Surfactant Protein B Deficiency Induced High Surface Tension: Relationship between Alveolar Micromechanics, Alveolar Fluid Properties and Alveolar Epithelial Cell Injury.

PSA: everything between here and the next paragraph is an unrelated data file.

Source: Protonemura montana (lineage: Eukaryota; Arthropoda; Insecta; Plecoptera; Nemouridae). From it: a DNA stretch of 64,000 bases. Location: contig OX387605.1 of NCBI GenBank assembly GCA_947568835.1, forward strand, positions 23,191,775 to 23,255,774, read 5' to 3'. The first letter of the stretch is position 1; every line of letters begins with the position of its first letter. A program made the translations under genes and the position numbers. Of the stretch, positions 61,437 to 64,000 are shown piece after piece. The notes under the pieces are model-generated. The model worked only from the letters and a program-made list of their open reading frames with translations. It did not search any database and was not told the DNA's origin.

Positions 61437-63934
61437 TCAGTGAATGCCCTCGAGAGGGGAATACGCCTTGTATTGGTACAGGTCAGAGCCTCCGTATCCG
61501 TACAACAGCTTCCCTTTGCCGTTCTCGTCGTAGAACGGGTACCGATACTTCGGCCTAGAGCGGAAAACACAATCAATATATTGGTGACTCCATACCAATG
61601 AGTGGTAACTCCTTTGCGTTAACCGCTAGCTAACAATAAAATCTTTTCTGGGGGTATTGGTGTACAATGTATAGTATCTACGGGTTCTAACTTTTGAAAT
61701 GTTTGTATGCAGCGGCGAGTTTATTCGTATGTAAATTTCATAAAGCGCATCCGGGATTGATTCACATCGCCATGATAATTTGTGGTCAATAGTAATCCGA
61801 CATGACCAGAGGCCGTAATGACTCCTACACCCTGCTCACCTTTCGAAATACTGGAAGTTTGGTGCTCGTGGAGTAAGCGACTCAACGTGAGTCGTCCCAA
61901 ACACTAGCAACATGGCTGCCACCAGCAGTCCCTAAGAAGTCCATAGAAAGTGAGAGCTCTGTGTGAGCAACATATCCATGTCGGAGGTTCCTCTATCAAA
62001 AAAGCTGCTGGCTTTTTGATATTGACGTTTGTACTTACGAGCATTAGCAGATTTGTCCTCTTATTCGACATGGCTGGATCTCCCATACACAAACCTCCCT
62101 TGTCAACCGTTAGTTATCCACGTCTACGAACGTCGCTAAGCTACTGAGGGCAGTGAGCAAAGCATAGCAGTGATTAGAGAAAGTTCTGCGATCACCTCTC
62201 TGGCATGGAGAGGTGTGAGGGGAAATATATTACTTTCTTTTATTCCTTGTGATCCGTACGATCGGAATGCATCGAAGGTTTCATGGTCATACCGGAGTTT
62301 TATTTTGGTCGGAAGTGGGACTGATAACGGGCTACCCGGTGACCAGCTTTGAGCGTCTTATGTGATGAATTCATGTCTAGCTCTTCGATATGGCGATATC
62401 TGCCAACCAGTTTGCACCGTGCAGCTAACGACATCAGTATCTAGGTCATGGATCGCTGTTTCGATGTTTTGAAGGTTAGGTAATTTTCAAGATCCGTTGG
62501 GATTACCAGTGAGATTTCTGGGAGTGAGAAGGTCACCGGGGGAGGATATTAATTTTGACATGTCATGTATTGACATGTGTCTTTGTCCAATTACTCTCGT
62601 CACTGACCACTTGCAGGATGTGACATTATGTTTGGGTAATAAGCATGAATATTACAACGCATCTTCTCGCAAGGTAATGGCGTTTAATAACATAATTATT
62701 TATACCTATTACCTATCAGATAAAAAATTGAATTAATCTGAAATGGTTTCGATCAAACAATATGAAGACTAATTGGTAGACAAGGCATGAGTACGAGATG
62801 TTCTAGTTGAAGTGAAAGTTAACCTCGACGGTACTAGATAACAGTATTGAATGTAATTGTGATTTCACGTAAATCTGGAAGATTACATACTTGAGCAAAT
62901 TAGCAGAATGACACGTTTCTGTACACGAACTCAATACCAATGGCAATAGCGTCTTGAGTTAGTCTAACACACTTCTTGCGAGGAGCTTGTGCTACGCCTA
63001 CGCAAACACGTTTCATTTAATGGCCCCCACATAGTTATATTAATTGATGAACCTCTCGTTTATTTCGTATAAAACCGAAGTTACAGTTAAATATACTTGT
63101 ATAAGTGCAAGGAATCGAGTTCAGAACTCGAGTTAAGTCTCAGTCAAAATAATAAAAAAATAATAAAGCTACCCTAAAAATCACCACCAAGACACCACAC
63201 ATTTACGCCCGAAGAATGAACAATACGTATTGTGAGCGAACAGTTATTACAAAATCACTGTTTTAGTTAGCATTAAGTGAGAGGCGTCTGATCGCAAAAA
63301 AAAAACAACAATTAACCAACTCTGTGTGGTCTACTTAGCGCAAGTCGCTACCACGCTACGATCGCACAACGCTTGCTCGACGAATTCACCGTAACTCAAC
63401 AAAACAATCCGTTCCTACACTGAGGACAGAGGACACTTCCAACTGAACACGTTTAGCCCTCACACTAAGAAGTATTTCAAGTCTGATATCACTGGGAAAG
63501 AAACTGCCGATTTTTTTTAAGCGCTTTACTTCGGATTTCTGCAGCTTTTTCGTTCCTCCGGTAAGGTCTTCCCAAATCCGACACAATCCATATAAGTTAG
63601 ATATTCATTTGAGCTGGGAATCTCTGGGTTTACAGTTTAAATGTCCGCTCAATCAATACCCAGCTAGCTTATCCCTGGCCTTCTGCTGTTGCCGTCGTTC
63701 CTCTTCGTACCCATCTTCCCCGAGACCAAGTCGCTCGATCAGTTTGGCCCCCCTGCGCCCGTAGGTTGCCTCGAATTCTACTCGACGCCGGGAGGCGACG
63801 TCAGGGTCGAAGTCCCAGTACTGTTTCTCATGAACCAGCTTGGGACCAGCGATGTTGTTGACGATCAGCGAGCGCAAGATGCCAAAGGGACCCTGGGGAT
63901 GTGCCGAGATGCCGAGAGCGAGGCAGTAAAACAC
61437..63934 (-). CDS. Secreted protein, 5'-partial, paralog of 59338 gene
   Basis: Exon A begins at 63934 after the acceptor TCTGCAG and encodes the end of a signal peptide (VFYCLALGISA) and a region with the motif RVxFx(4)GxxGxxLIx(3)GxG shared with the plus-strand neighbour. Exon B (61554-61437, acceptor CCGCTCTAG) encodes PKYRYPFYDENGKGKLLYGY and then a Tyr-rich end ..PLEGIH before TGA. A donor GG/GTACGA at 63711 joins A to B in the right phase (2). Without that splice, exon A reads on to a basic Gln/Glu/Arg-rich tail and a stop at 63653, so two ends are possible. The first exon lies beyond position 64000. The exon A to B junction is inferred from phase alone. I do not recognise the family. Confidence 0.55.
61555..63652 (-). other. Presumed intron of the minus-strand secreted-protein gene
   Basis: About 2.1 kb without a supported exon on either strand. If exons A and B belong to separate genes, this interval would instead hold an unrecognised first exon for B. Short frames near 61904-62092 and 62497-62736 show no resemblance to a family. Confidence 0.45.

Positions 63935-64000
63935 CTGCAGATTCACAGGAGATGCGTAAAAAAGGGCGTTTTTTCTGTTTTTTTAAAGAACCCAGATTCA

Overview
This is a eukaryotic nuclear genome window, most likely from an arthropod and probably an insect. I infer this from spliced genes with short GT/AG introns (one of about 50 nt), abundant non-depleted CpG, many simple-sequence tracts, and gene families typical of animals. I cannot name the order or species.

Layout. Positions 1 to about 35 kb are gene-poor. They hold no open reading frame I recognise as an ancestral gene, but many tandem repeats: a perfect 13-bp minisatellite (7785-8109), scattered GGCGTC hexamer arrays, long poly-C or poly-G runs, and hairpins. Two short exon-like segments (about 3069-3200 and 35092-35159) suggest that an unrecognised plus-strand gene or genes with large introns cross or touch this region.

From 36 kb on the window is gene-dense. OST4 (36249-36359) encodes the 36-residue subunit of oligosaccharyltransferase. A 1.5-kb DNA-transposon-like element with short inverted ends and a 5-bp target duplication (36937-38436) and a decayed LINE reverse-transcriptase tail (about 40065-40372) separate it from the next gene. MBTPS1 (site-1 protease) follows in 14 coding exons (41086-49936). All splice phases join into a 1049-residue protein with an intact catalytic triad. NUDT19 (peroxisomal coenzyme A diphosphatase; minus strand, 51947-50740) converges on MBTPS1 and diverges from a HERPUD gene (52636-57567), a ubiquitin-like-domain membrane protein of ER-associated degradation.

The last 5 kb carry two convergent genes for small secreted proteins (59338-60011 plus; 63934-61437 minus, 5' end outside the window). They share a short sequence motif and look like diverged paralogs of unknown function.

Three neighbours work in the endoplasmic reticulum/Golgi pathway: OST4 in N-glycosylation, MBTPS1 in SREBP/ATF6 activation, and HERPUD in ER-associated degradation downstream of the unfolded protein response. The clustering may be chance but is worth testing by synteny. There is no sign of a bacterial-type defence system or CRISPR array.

High surface tension at the alveolar air-liquid interface is a typical feature of acute and chronic lung injury. However, the manner in which high surface tension contributes to lung injury is not well understood. This study investigated the relationship between abnormal alveolar micromechanics, alveolar epithelial injury, intra-alveolar fluid properties and remodeling in the conditional surfactant protein B (SP-B) knockout mouse model. Measurements of pulmonary mechanics, broncho-alveolar lavage fluid (BAL), and design-based stereology were performed as a function of time of SP-B deficiency. After one day of SP-B deficiency the volume of alveolar fluid V(alvfluid,par) as well as BAL protein and albumin levels were normal while the surface area of injured alveolar epithelium S(AEinjure,sep) was significantly increased. Alveoli and alveolar surface area could be recruited by increasing the air inflation pressure. Quasi-static pressure-volume loops were characterized by an increased hysteresis while the inspiratory capacity was reduced. After 3 days, an increase in V(alvfluid,par) as well as BAL protein and albumin levels were linked with a failure of both alveolar recruitment and airway pressure-dependent redistribution of alveolar fluid. Over time, V(alvfluid,par) increased exponentially with S(AEinjure,sep). In conclusion, high surface tension induces alveolar epithelial injury prior to edema formation. After passing a threshold, epithelial injury results in vascular leakage and exponential accumulation of alveolar fluid critically hampering alveolar recruitability.